Museo Nacional De La Estampa 2007

A large installation occupying the entire first floor of the museum Consisting of appropriated radiation masks used by patients from the united states as well as mexico.

Some masks were manipulated by me
Most were not
I placed them in dialogue with each other, addressing the commonality and universality of this horrible experience

The passage through discovery, horror, helplessness, rage, asking for help, surgery, curiosity about the tumor object itself, post-operative care, radiation itself, the use of the mask as both object of horror and liberator, the uncertainty of a future, relentless rage, and ultimate passage of both physical and spiritual transformation are addressed in sequence

Works on paper, sculpture, appropriated material

It is all one piece, designed to be seen as a whole I have terrible dreams at times about this work.

You Know Me: The Story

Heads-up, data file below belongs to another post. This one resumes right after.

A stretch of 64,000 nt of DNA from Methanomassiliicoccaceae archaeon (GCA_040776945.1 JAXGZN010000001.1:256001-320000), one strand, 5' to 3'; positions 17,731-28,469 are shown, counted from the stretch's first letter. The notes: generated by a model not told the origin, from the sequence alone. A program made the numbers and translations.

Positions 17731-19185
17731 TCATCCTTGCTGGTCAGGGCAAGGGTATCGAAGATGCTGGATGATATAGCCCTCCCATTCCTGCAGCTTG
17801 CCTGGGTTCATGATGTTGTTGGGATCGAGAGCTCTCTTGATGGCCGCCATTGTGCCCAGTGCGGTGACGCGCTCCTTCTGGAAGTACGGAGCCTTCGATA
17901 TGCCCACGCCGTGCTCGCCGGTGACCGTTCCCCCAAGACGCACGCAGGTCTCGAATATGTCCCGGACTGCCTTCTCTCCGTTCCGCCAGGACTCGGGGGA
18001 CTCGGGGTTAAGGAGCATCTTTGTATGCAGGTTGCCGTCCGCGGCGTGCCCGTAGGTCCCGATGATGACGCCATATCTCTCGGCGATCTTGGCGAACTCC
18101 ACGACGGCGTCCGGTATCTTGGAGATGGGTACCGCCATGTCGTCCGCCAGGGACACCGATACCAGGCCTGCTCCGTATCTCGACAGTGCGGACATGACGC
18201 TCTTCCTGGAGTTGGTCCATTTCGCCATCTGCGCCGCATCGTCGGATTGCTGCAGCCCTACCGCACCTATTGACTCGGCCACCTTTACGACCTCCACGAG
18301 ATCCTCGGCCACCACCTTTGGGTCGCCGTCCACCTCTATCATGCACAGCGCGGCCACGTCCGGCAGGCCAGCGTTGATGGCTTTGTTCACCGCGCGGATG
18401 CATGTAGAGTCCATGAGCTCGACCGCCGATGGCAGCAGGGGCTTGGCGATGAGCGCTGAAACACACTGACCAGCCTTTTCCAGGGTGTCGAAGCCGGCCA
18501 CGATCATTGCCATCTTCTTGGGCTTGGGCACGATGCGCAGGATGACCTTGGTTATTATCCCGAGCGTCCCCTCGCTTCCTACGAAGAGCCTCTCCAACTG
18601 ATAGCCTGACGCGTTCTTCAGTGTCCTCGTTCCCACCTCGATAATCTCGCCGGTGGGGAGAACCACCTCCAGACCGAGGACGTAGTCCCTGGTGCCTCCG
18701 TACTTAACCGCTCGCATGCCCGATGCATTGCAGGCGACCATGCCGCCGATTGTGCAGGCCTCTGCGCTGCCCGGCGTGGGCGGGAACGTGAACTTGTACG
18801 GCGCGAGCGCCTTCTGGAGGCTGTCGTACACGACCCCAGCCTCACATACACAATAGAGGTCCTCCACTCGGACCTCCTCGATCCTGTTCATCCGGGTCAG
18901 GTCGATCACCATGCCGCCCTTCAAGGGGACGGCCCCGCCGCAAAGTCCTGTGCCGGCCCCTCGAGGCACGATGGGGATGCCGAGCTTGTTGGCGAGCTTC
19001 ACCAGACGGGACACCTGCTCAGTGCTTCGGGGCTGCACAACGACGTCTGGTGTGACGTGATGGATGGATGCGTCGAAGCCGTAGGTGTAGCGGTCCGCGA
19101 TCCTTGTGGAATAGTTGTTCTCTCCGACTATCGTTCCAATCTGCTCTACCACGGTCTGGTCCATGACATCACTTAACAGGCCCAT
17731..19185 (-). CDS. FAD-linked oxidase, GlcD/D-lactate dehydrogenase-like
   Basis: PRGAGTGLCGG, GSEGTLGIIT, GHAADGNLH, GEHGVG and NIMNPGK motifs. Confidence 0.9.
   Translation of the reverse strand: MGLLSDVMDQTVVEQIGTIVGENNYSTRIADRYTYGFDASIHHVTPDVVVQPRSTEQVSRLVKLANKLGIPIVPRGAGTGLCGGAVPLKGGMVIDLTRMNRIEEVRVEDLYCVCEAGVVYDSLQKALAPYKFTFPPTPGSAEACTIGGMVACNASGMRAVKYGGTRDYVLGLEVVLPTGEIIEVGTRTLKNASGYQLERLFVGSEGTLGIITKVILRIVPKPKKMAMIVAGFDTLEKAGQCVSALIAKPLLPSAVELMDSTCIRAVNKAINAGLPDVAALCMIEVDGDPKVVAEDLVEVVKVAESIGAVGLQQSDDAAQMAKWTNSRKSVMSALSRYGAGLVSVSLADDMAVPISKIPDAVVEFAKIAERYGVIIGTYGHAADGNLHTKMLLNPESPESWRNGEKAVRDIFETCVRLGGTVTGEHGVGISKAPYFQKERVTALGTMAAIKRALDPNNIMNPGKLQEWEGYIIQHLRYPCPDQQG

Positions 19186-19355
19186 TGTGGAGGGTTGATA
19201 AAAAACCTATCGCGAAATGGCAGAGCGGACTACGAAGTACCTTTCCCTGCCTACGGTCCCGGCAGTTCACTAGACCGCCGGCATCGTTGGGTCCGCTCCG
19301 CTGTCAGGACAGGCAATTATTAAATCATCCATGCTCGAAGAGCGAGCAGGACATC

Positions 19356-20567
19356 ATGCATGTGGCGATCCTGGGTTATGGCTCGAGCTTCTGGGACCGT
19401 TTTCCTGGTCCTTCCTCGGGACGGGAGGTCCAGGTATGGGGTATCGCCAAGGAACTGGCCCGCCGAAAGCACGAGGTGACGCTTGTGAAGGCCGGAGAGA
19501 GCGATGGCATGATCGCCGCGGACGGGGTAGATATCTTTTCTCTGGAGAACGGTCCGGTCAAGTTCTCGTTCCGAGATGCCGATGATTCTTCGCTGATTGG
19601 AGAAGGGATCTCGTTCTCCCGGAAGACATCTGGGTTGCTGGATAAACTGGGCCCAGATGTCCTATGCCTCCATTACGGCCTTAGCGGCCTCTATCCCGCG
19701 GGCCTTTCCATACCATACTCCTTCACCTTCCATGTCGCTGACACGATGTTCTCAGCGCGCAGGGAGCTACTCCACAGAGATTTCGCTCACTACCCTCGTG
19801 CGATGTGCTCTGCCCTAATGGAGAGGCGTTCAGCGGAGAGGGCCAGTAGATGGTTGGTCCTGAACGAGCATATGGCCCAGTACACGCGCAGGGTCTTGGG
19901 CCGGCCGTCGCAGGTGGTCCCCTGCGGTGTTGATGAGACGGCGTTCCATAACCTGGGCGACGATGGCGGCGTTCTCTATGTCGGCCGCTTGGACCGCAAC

My recent installation at the Museo Nacional de la Estampa in Mexico City was a single piece entitled "You Know Me". It occupied the entire first floor of the museum. The work was inspired by the following experience.

Almost three years ago, a friend of mine awakened from sleep with a headache. A terrible headache. The worst that one can have. It was caused by a malignant brain tumor.

My friend approached me with a request. He began by showing me a scar on his head. He said, "Look at this, it's like they stabbed a scimitar through my skull..." He then made his request. "I know that you have sometimes worked with masks. The doctors have made a special mask for me, to give me radiation treatments. If I send you my mask, perhaps you can do something with this to try to explain to others what has happened to me and to so many others."

I agreed. He sent me the mask.

When I opened the box, I realized that under no circumstance could I dream to alter or change his mask. The object itself possessed not only the peculiarities of Stephen's head and face, but was stained on the inside by his sweat, and carried the technical markings of the doctors and technicians. The object completely alone was simply too powerful to allow manipulation. Most ominously I realized by the construction of the mask that it was designed to hold his head to the surface of the treatment table by screws and bolts, not allowing even a millimeter of movement of his head.